R=2000;          #Resistance of the given resistor in ohms
Rd=0;            #Forward resistance of the diodes in ohms

#Calculation
I=(E1-E2-V0)/(R+Rd);  #Current in the circuit in A
I=I*1000;             #Current in the circuit in mA

#Result
print 'Current in the circuit = %.2f mA '%I;

Current in the circuit = 9.65 mA


## Example 6.6, Page number 83-84¶

In :
#Variable Declaration
V=20;           #Voltage of source in V
V0=0.3;         #Potential barrier of Germanium diode in V
V0_Si=0.7;      #Potetial barrier of Silicon diode in V

#Calculation
#As only Ge diode is turned on due to less potential barrier,
VA=V-V0;        #Voltage VA acroos resistor of 3k ohms

#Result
print 'Voltage VA = %.1f mA '%VA;

Voltage VA = 19.7 mA


## Example 6.7, Page number 84¶

In :
#Variable Declaration
V=10;           #Voltage of source in V
V0=0.7;      #Potetial barrier of Silicon diode in V
# Resistance of all resistors in ohms
R1=2000;
R2=2000;
R3=2000;

#Calculation
Id=(V-V0)/(R2+2*R3);     #Current through the diodes in A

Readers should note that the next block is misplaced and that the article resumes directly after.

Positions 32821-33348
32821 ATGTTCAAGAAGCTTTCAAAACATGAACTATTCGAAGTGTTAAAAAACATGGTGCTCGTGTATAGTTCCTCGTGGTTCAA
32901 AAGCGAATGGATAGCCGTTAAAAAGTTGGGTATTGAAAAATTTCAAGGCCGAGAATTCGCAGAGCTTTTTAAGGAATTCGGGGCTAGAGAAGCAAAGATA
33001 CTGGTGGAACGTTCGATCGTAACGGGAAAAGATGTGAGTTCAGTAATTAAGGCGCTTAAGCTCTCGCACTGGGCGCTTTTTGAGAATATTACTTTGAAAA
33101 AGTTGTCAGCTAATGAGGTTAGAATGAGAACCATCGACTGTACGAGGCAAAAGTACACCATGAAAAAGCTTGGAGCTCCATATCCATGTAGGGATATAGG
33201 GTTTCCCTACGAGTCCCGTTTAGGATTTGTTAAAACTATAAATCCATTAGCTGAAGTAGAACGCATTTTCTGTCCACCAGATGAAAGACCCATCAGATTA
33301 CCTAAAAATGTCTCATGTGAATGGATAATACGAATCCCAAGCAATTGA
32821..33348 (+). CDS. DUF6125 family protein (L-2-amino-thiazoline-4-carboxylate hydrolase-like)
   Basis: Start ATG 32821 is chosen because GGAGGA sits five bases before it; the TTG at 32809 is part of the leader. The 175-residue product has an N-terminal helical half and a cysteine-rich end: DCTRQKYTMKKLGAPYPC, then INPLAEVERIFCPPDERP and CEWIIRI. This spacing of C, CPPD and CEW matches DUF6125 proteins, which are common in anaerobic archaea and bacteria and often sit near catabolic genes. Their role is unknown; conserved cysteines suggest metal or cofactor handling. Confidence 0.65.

VQ=2*Id*R3;      #Voltage VQ across the grounded 2k ohm resistor in V
Id=Id*1000;      #Current through the diodes in mA

#Result
print 'Voltage VQ = %.1f V '%VQ;
print 'Current through the diodes, Id = %.2f mA '%Id;

Voltage VQ = 6.2 V
Current through the diodes, Id = 1.55 mA


## Example 6.8, Page number 84¶

In :
#Variable Declaration
V=15;           #Voltage of source in V
V0=0.7;      #Potetial barrier of Silicon diode in V
R=500       # Resistance of all resistors in ohms

#Calculation
I1=(V-V0)/R;      #total current in the circuit in A
Id1=I1/2;         #current in first diode in A
Id1=Id1*1000;     #current in first diode in mA
Id2=Id1           #current in second diode in mA

#Result
print ('Current in first diode = %.1f mA'%Id1);
print ('Current in second diode = %.1f mA'%Id2);

Current in first diode = 14.3 mA
Current in second diode = 14.3 mA


## Example 6.9, Page number 85¶

In :
#Variable Declaration
E=20;           #Voltage of source in V
V0_d1=0.7;      #Potetial barrier of first Silicon diode in V
V0_d2=0.7;      #Potetial barrier of second Silicon diode in V
R1=5600;       # Resistance of first resistor in ohms
R2=3300;       #  Resistance of second resistor in ohms

#Calculation
I2=V0_d2/R2;                  #Current I2 through resistor R2 in A
I2=round((I2*1000),3);                   #Current I2 through resistor R2 in mA
I1=(E-V0_d1-V0_d2)/R1;        #Current I1 through resistor R1 in  A
I1=round((I1*1000),2);                   #Current I1 through resistor R1 in  mA
I3=I1-I2;                     #Current I3 through diode D2 in mA

#Result
print 'Current I1= %.2f mA'%I1;
print 'Current I1= %.3f mA'%I2;
print 'Current I1= %.3f mA'%I3;

Current I1= 3.32 mA